Washington Legal Foundation just published Eric J. Conn’s “Legal Opinion Letter” article regarding OSHA’s new “Volks Rule” attempting to circumvent the D.C. Circuit ruling limiting OSHA’s statute of limitations for injury and illness recordkeeping violations from 5½ years to six months.
Below is a summary of the article with an update about Congressional action scrutinizing the Rule, and here is a link to the full article.
In the waning days of the Obama Administration, OSHA promulgated a new rule purportedly “clarifying” employers’ continuing duty to correct injury and illness recordkeeping logs for the entire five-year period the logs must be kept. See 81 Fed. Reg. 91,792 (Dec. 19, 2016). The final rule, dubbed the “Clarification of Employer’s Continuing Obligation to Make and Maintain an Accurate Record of Each Recordable Injury and Illness,” amended OSHA’s existing recordkeeping regulations in order to circumvent a 2012 decision of the United States Court of Appeals for the District of Columbia in AKM LLC v. Secretary of Labor (Volks II), 675 F.3d 752 (DC Cir. 2012). This “clarifying” rule is unlawful and should be repudiated.
OSHA’s Injury and Illness Recordkeeping regulations require employers to record certain injuries and illnesses within seven days of the incident and also to preserve a copy of those records for five years. 29 C.F.R. Part 1904 et seq. Separately, the Occupational Safety and Health Act of 1970 (OSH Act) authorizes the Secretary of Labor to issue citations alleging violations of regulations adopted under the Act. 29 U.S.C. §§ 651-678. The statute of limitations in the OSH Act states, however, that “[n]o citation may be issued under this section after the expiration of six months following the occurrence of any violation.” 29 U.S.C. § 658(c).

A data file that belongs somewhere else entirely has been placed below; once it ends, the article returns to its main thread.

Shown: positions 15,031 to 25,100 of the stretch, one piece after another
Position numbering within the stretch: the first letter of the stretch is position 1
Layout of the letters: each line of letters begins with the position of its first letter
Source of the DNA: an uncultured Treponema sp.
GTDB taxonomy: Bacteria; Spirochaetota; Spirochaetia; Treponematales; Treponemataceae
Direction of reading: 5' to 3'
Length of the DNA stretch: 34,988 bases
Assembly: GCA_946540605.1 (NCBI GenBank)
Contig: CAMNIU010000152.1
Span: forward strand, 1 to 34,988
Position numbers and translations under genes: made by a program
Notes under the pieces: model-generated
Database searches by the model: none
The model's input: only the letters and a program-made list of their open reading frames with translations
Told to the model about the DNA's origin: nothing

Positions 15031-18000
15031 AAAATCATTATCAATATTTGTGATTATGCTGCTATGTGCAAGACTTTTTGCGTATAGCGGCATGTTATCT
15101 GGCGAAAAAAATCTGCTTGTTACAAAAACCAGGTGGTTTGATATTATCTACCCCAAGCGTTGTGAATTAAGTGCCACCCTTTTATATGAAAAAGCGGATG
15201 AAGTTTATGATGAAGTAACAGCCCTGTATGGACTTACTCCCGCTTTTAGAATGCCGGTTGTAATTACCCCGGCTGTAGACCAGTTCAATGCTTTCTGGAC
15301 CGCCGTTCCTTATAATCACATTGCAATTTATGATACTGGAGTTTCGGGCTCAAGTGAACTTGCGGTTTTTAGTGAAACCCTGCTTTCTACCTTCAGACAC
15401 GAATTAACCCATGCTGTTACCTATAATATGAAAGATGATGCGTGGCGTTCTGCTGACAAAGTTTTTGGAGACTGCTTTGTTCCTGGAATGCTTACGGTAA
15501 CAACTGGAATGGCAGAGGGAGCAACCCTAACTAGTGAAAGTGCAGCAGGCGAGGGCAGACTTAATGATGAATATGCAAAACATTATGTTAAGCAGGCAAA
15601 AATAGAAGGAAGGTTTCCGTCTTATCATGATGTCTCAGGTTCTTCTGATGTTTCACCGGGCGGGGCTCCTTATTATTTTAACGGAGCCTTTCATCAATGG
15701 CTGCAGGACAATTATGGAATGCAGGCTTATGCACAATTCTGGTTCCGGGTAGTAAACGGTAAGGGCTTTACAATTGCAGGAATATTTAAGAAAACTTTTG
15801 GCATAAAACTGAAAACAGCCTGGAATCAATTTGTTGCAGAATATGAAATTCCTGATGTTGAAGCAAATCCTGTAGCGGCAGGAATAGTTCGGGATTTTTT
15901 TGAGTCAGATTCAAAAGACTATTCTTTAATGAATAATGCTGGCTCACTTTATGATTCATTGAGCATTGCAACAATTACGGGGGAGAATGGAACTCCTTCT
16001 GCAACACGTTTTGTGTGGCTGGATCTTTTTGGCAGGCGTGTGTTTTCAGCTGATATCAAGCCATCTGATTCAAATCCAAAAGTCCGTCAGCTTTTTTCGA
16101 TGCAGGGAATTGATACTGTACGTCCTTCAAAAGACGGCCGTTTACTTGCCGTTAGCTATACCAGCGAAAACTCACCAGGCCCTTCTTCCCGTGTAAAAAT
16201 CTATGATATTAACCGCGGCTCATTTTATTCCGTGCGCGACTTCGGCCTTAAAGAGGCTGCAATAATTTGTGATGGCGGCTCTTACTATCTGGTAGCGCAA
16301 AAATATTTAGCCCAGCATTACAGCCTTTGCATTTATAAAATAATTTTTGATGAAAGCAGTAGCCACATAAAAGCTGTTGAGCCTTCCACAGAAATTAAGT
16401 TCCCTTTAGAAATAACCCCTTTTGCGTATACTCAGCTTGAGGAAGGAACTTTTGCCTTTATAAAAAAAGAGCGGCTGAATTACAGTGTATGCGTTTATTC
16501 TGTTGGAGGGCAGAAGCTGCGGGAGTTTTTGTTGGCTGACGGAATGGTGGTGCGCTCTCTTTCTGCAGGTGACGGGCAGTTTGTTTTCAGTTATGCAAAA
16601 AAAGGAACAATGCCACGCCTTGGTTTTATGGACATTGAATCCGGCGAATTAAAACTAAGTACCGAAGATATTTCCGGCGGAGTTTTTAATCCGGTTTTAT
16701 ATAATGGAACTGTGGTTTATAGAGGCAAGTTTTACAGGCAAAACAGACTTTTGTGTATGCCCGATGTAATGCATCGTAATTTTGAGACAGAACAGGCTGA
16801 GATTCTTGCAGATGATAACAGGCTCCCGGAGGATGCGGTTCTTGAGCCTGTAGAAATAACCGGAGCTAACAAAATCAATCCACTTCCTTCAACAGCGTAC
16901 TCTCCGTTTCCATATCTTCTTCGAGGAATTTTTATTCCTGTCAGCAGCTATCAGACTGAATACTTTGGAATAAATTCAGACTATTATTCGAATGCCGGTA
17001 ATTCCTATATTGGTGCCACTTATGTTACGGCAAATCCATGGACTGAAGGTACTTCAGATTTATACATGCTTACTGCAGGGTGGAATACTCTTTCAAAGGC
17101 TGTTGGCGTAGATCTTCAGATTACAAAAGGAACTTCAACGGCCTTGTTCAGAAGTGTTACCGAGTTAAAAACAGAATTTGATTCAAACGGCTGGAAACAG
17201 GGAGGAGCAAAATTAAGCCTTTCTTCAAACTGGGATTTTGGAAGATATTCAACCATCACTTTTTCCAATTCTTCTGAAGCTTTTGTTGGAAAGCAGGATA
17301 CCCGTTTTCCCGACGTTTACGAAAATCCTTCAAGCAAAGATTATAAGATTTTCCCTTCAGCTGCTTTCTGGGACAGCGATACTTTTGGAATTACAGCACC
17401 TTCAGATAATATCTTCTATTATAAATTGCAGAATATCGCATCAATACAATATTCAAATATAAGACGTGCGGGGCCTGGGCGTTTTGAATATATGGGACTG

The article provides a historical look at how OSHA interpreted and enforced its injury and illness recordkeeping regulations Continue reading
On April 1st, the Washington Legal Foundation (WLF) published a Legal Backgrounder prepared by Eric J. Conn entitled: “New DOJ and DOL Reliance on Environmental Laws Lowers Bar for Workplace-Safety Criminal Prosecutions.”
The Legal Backgrounder reviewed the history of OSH Act criminal cases and a new Department of Justice and Department of Labor joint initiative designed to increase the frequency of both criminal prosecutions for workplace safety violations generally, and to pursue more criminal charges against individual managers rather than just corporate defendants. The article explains:
“A key change in DOJ’s strategy for ‘upping the ante’ in workplace-safety criminal enforcement is the decision to transfer responsibility for prosecuting worker-safety violations from the Justice Department Criminal Division’s Fraud Section to the Environmental Crimes Section (ECS) of the Environment and Natural Resources Division.”
The article concluded that:
“the new Department of Justice worker-endangerment initiative will result in a renewed and more concerted effort to pursue criminal charges under environmental statutes where workers’ health and safety is allegedly being threatened. Based on this rekindled commitment by DOL and DOJ, employers should expect government officials investigating workplace-safety violations to probe for possible criminal violations—not only under the OSH Act where there has been a fatality, but under the myriad of environmental statutes and Title 18’s federal criminal code.”
Here is a link to the full article.